The yen traded near a record high against the dollar on Thursday, hovering around levels that traders fear could test Japanese authorities' resolve to weaken the currency through direct market intervention.

The dollar hit a record low of 76.25 yen just as Asian trade opened after a break of the prior record of 79.75 triggered a cascade of automatic sell orders. It rebounded to 78.77 early in New York, though traders said there wasn't much momentum behind the move.

We're in unchartered territory at these levels. We lack technical indicators, which makes it hard to establish levels (at which to go long dollars), said C.J. Gavsie, director of FX sales at BMO Capital Markets in Toronto.

The market's jittery, liquidity is a concern because people are nervous, and we think some sort of intervention from Japanese authorities is likely in some shape or form, he said.

Group of Seven finance leaders and central banks will discuss steps to calm markets later on Thursday, though a G7 source said no firm policy action is expected.

But the source did call the meeting a demonstration of solidarity, and currency trades have taken that to mean other central banks may give Japan their blessing to sell yen unilaterally and drive the dollar higher.

The G7 discussion is likely to be about pre-approval of intervention by the Japanese and to some degree what would need to happen for joint intervention to be necessary, said Ray Farris, strategist at Credit Suisse. If dollar/yen lurches lower again, the Japanese will likely be first to intervene.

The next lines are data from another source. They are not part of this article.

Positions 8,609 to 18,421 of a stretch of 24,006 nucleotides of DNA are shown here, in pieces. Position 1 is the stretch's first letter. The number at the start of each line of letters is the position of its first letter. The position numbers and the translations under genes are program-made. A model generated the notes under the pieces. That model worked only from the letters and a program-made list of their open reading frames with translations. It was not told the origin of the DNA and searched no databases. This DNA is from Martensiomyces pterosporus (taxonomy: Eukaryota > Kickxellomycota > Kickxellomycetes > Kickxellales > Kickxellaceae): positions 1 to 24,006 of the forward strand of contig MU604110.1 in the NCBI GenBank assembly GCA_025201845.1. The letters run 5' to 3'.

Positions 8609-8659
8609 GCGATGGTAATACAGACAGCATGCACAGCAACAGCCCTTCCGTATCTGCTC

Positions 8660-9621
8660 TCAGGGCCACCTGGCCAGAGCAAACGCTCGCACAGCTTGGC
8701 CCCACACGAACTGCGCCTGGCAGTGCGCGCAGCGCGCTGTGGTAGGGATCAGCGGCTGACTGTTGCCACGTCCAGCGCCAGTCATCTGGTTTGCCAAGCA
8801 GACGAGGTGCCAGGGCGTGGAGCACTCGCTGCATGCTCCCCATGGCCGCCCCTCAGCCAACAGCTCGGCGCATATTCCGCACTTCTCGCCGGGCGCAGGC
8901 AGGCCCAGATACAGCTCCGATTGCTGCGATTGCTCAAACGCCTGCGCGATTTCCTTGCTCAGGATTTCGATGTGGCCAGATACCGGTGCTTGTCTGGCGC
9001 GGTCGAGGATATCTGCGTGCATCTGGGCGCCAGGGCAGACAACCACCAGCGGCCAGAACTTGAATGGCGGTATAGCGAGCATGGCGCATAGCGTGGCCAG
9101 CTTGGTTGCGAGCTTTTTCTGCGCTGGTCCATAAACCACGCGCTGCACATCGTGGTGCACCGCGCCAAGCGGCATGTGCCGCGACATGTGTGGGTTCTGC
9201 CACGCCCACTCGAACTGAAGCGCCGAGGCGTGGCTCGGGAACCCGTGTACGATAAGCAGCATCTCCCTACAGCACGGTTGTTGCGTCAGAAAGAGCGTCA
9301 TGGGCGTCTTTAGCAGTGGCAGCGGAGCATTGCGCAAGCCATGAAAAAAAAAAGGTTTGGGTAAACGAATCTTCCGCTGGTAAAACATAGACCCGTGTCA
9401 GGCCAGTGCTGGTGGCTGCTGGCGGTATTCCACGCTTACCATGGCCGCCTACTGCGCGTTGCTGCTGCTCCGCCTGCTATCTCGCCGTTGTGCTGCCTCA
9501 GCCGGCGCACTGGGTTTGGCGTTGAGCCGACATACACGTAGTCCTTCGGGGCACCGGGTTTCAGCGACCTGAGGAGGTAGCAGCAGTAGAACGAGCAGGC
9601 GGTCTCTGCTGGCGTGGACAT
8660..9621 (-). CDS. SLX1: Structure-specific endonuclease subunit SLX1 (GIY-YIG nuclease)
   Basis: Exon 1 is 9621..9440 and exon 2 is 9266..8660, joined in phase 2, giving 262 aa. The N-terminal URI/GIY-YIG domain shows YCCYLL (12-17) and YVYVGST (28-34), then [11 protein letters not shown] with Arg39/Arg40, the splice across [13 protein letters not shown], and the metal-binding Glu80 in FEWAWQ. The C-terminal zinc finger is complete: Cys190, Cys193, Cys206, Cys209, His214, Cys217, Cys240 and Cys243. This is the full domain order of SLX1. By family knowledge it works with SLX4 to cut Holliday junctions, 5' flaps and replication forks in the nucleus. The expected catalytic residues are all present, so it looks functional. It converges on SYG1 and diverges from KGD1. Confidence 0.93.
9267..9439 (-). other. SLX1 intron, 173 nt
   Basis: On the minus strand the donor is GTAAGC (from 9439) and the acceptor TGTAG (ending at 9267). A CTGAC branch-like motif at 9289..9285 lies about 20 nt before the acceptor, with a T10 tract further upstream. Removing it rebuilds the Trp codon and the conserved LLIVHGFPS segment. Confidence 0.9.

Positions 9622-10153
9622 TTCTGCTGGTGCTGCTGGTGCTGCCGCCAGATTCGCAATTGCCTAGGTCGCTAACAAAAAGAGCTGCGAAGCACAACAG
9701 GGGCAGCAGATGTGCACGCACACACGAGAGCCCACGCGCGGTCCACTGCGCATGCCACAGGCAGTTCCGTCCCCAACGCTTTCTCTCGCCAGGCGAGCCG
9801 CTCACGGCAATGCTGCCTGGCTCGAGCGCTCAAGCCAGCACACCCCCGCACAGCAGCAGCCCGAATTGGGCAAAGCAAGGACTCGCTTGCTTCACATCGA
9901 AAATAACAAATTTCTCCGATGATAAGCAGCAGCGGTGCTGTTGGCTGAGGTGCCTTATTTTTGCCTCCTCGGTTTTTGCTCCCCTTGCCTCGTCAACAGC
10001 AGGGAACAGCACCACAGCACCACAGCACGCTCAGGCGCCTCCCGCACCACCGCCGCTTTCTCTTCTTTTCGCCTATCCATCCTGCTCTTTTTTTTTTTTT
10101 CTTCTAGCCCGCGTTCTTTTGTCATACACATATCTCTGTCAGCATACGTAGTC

Japan spent $26 billion in September to weaken the yen, its first intervention since 2004. A strong currency undermines Japanese exports, drags down the Nikkei and worsens deflation. But the yen is stronger now than when Japan last intervened.


The euro hit a 2011 high of $1.4052 after solid demand at a Spanish bond auction and on the view that euro zone interest rates were likely to rise soon. It was last up 0.8 percent at $1.4004.

The dollar also fell to a record low of 0.8852 Swiss francs before bouncing back above 0.90 francs. While the Swiss central bank kept interest rates steady, the franc got a bid from investors who see it as a safe port in a storm.

The yen has been strengthening since last week's earthquake and radiation leaks from damaged nuclear reactors had traders bracing for Japanese investors to start bringing money home to pay for reconstruction.

Traders said the speed of the move -- the dollar shed more than three yen in some 20 minutes -- also forced margin calls for investors who had funded trades with cheaply-borrowed yen.

This entire move can be pinned down to speculative positioning rather than any repatriation flows and in the near term there is definitely a risk that this will continue, said Lee Hardman, currency economist at Bank of Tokyo-Mitsubishi.

Since it is speculative, intervention in this case should work and clear out some of the long yen positions, he said.

Japan's finance minister Yoshihiko Noda blamed speculation for the yen spike and said he was closely watching markets, a warning that the Bank of Japan may soon be given the signal to buy dollars.

The cost of hedging against a further yen rise jumped, with implied volatility on one-month dollar/yen trading close to 20 percent, though still below levels seen at the peak of the 2008 global financial crisis of around 30 percent.

The yean rose about six big figures against the Australian dollar to a six-month high before easing.

(Additional reporting by Neal Armstrong; Editing by )